It’s also why she values training with TRX, because it allows anyone to dive into fitness in a way that works for them. “I had an older client—she was on blood pressure meds, overweight, hadn’t exercised—and after training on the TRX together for months, she was off her meds. She hugged me, speechless, happy, crying, and it hit me—I’m not just making someone sweat… I’m saving a life. You really do have someone’s life in your hands. It’s the making-a-difference that keeps me coming back.”
Marisa’s own experience with rheumatoid arthritis have given her insight into the support that a TRX workout provides. Unlike other fitness methods, there’s an inherent adaptability to the straps that work around what your current abilities—or limitations—are. When Marisa gets a flare up, it causes joint pain, particularly in her fingers and hands. Grip strength becomes a challenge. Lifting weights feels out of scope. But, with the Suspension Trainer, she’s able to perform moves without relying on grip strength—she simply shoots her arms through the straps and with the right push & pull, performs moves she wouldn’t be able to otherwise. Not one to dwell on any labels, she jokes about how she has lupus, too, and is also allergic to vitamin C—she breaks out into a rash if she eats it. “I don’t know how i”m alive,” she laughs.
Owning her limitations motivates her to challenge clients to do the same. “I put other people first. When I’m teaching a class, I’ll say, ‘What’s stopping you? Who are you doing this for?’ I use that as leverage, to give them a job as motivation. People say to me ‘I don’t think I can do that,’ and somehow we end up doing it. I love proving to people they can do things they didn’t think they could do.”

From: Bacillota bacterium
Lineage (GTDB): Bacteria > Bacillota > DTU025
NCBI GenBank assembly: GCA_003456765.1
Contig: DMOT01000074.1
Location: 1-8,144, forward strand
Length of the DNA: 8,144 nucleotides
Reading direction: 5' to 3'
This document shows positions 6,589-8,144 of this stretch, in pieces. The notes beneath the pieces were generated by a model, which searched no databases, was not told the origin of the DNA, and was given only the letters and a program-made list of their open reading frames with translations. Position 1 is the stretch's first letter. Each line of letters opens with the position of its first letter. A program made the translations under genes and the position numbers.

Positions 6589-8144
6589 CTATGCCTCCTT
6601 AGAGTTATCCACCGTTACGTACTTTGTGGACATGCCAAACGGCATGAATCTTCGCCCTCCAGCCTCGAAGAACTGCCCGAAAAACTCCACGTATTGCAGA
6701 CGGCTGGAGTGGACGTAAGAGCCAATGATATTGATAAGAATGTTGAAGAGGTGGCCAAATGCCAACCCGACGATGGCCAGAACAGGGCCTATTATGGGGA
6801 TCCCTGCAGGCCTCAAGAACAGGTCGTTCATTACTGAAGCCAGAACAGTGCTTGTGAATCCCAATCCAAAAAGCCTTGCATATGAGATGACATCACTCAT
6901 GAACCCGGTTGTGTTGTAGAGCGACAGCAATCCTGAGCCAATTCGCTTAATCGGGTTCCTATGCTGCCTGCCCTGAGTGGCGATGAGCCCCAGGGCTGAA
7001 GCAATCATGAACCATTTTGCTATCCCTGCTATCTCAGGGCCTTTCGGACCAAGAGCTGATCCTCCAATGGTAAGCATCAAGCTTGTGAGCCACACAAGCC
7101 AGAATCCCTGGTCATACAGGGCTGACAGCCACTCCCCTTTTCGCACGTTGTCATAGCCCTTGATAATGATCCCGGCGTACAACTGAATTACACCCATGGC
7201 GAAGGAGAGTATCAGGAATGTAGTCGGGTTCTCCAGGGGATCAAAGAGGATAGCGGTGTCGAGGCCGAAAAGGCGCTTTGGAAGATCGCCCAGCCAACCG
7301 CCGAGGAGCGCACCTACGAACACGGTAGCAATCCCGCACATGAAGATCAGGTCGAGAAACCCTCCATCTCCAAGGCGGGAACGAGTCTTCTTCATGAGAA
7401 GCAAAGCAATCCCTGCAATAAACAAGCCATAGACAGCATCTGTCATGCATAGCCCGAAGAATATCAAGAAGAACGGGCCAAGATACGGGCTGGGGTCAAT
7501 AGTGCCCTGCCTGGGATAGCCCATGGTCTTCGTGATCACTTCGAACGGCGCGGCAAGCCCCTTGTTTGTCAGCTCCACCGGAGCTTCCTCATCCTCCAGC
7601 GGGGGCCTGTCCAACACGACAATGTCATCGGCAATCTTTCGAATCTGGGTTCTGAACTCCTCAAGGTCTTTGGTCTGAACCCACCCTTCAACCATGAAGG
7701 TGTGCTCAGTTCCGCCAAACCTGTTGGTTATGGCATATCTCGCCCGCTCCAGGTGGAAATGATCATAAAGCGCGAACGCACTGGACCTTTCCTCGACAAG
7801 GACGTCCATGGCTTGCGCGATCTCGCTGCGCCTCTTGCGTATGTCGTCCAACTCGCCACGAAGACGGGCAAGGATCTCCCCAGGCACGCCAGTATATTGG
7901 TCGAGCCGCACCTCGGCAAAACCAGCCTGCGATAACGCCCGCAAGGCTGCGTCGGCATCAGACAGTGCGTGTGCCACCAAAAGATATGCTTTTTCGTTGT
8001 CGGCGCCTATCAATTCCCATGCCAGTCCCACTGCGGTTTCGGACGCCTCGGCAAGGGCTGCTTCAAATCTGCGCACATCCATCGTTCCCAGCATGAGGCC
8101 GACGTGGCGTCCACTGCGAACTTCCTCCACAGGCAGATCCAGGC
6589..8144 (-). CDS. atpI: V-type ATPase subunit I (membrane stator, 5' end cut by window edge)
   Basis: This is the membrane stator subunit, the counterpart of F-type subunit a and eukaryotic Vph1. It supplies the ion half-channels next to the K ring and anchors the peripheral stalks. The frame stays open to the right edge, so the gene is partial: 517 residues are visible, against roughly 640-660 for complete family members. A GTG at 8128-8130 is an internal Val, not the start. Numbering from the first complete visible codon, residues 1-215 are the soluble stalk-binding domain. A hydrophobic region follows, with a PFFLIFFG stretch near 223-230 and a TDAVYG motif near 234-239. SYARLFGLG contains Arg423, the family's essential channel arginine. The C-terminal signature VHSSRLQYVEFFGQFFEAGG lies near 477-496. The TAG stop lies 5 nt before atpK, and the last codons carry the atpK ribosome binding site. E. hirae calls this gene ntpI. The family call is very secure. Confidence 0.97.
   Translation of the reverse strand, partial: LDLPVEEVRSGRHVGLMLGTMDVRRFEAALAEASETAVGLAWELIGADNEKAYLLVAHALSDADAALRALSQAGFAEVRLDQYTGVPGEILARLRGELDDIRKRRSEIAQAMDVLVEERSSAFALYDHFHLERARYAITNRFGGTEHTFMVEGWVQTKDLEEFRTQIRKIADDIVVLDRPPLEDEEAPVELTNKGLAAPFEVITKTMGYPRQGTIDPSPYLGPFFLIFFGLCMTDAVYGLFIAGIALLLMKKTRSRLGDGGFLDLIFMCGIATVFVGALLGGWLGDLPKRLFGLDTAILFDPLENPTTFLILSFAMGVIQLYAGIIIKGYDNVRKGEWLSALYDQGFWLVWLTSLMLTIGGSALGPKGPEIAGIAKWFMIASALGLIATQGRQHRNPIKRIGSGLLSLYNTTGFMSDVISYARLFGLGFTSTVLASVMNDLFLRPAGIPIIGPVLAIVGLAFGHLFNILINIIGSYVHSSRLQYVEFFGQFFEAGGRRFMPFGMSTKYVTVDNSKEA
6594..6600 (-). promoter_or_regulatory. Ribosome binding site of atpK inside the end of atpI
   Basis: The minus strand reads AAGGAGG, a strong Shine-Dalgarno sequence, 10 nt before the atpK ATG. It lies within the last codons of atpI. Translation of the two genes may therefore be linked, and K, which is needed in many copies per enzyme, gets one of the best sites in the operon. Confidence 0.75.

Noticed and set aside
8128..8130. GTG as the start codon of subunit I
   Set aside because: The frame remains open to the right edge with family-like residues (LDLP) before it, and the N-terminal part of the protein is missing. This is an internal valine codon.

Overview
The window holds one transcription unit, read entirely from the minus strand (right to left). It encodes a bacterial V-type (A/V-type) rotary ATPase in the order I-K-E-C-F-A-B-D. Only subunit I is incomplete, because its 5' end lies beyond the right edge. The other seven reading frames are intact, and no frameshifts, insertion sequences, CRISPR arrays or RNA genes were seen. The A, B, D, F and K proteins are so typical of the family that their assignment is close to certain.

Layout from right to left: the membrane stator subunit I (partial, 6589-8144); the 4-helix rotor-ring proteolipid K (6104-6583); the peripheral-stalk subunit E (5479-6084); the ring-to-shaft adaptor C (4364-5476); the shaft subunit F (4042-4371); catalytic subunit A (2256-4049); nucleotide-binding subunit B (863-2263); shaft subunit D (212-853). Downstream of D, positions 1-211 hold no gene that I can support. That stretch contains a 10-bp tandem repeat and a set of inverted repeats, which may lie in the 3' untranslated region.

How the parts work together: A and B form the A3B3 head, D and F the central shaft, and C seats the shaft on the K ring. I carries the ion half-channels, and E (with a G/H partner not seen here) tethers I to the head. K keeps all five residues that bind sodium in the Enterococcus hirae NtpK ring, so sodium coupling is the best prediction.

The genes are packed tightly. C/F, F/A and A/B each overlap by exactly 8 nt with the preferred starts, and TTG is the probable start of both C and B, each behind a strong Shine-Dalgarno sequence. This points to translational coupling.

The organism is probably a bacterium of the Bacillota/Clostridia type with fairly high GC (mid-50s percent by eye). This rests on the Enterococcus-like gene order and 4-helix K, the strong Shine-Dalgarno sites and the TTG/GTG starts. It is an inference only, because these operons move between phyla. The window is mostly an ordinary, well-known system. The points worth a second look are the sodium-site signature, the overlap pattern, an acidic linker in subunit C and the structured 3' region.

Still, there are obstacles. Skilled beyond measure, it’s easy to see Marisa through the lens of a successful, utterly enchanting trainer. But, there’s no denying the obstacles any black woman faces, and Marisa knows this all too well.
“You get typecast into these roles. I would go into a place and I’m the only black teacher there, the only black person there. People would complain, she’s so aggressive, but then there’s another teacher who is a white woman who uses foul language and calls people names, who’s obviously overtly aggressive—but we’re not judged the same. I have to constantly walk in smiling and be overly kind, overly passive and it almost feels like I have to dim my character because if I walk in like a normal person, the reaction is What’s wrong with her? Oh she’s mean. You can’t approach her. It’s very exhausting. It’s hard.”
“A lot of times people are scared to talk about it—especially if they feel black people are going to be defensive. Like I’m going to be this angry black woman. It’s such a fallacy. We have to be open and talk and not feel shy or fearful. If we lead with love and be open and I-want-to-get-to-know-you, those conversations can develop.
“I wear my heart on my sleeve and, ultimately, I think that’s a great thing for the world.”